Being a MindOut Service User Representative

 ‘I feel privileged to be a service user rep as I feel it is a way to get service users voice heard and be a bridge between service users and staff . It is my way to give something back ‘. 

 

silhouettes of groups of people conversing, with colourful speech bubbles above their heads

MindOut is a much valued, and indeed, vital lifeline to the many people using its services. Something which makes MindOut particularly special is that service user participation and co-production are core principles of the organisation. Those of us that are in need of support may have encountered a kind of ‘us and them’ feeling that divides the providers of a service from the people that are being supported, a sense of hierarchy that can sometimes be a barrier to receiving effective support. MindOut is different. By ensuring that all of its staff members and volunteers are both LGBTQ identified and have lived experience of mental health challenges, an environment is fostered that promotes the similarities between staff members and service users, as opposed to the differences.

Last year MindOut appointed several volunteer Service User Representatives. This innovative project aims to further bridge the gap between service user and staff member, and offer another avenue by which service users can participate in developments within MindOut as an organisation, as well as more control and autonomy over their own recovery.

“I really feel I’m part of something important, as well as giving something back to MindOut, an organisation that has helped me so much.”

The role of a Service User Representative includes;

  • Offering a service user voice and perspective at MindOut meetings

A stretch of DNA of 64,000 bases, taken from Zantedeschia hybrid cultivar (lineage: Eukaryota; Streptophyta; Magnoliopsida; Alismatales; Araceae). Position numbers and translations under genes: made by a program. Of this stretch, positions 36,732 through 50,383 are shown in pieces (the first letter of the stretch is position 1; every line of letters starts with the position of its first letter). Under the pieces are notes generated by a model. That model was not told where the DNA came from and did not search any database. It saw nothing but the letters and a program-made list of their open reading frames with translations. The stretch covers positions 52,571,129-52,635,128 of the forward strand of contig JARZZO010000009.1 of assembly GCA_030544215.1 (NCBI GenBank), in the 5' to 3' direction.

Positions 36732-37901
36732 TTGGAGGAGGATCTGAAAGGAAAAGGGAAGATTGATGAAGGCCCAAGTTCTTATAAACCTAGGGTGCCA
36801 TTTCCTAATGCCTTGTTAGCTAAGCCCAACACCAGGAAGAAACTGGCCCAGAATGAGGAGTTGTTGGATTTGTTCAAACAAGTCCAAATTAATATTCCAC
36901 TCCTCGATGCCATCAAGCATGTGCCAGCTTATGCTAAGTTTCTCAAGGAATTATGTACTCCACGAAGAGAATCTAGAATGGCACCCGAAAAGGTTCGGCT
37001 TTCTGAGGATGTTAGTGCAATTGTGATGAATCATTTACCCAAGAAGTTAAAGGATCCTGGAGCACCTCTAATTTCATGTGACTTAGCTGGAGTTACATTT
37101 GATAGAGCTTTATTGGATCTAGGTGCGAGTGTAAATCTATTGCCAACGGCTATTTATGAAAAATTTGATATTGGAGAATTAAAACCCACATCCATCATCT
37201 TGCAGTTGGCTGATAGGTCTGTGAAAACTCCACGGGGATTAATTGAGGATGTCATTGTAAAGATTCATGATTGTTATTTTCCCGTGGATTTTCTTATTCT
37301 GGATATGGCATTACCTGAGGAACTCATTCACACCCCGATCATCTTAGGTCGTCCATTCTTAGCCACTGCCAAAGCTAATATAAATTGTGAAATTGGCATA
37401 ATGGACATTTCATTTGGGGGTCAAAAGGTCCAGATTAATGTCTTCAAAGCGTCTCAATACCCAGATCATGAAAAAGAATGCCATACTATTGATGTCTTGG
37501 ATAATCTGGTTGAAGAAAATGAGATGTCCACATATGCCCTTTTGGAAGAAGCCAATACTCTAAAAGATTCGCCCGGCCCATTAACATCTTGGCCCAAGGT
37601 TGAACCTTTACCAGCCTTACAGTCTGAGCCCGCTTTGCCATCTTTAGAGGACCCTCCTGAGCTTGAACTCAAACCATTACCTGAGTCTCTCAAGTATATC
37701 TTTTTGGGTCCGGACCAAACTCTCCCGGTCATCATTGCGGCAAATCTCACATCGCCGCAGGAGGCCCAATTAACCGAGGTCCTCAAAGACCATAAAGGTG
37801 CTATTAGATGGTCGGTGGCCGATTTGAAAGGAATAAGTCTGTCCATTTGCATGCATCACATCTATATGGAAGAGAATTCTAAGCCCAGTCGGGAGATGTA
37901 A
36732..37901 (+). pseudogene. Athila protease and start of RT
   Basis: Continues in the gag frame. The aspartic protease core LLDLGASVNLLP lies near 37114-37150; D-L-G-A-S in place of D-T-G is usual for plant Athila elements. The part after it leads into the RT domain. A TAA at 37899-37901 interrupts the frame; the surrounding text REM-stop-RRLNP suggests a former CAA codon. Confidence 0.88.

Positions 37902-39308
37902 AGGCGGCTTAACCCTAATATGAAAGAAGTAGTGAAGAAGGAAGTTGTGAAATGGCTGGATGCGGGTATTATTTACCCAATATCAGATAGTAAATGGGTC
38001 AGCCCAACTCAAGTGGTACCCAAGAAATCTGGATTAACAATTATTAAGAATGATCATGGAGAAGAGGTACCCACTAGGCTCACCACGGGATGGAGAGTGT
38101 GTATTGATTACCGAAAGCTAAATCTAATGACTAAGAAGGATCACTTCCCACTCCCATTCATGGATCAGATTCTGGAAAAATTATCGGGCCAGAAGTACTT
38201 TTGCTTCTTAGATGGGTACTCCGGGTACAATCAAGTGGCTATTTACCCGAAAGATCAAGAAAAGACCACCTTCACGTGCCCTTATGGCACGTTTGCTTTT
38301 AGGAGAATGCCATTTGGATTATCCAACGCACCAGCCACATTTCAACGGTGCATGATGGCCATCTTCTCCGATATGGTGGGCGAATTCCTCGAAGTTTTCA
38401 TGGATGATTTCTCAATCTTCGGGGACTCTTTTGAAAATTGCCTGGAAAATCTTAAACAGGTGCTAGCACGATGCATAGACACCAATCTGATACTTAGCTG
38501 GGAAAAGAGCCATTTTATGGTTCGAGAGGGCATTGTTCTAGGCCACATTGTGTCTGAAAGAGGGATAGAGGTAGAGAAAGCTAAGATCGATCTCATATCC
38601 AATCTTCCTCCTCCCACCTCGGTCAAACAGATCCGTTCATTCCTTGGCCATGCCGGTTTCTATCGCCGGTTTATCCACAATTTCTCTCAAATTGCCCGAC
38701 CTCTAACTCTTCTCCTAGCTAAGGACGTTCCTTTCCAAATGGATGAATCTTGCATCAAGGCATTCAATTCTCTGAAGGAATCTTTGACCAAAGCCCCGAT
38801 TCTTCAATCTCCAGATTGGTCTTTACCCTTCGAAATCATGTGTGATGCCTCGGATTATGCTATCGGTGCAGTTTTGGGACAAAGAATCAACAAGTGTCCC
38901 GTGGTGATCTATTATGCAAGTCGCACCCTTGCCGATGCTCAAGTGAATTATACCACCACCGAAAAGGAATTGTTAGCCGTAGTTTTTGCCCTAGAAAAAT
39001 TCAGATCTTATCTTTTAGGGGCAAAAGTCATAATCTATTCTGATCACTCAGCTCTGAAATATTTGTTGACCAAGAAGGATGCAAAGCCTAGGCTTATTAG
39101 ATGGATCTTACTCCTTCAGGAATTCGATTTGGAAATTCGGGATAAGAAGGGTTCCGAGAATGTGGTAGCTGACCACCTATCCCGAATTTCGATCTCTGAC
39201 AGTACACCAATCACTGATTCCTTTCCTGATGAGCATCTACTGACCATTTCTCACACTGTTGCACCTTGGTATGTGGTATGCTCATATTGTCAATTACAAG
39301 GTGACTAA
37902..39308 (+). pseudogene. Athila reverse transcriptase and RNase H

• Ensuring service users are consulted with and included in strategic planning and decision making
  • Liaising with service users, gathering opinions, ideas and feedback, particularly if, for any reason, the service user feels unable to express this on their own. This information can be relayed anonymously, if desired.

“Being a Service User Rep has helped me feel more involved and less isolated.”

Service users who may be apprehensive about offering their input can be assured that they will not be identified in the process, so both positive and negative feedback can be freely given. If you have any issues, concerns or enquiries, regarding MindOut and its services, that you would like to bring to the Service User Representative team, who are Di, Elaine, Ren and Sonia, you can email us at  [email protected] and we would be happy to help.

“I remember being a MindOut service user for the first time and feeling quite nervous and unsure. If there had been Service User Reps then, I might have felt comfortable more quickly and more able to express myself. I hope that, as Service User Reps, we can help people find their voice and assert themselves in a way that is positive and inclusive.”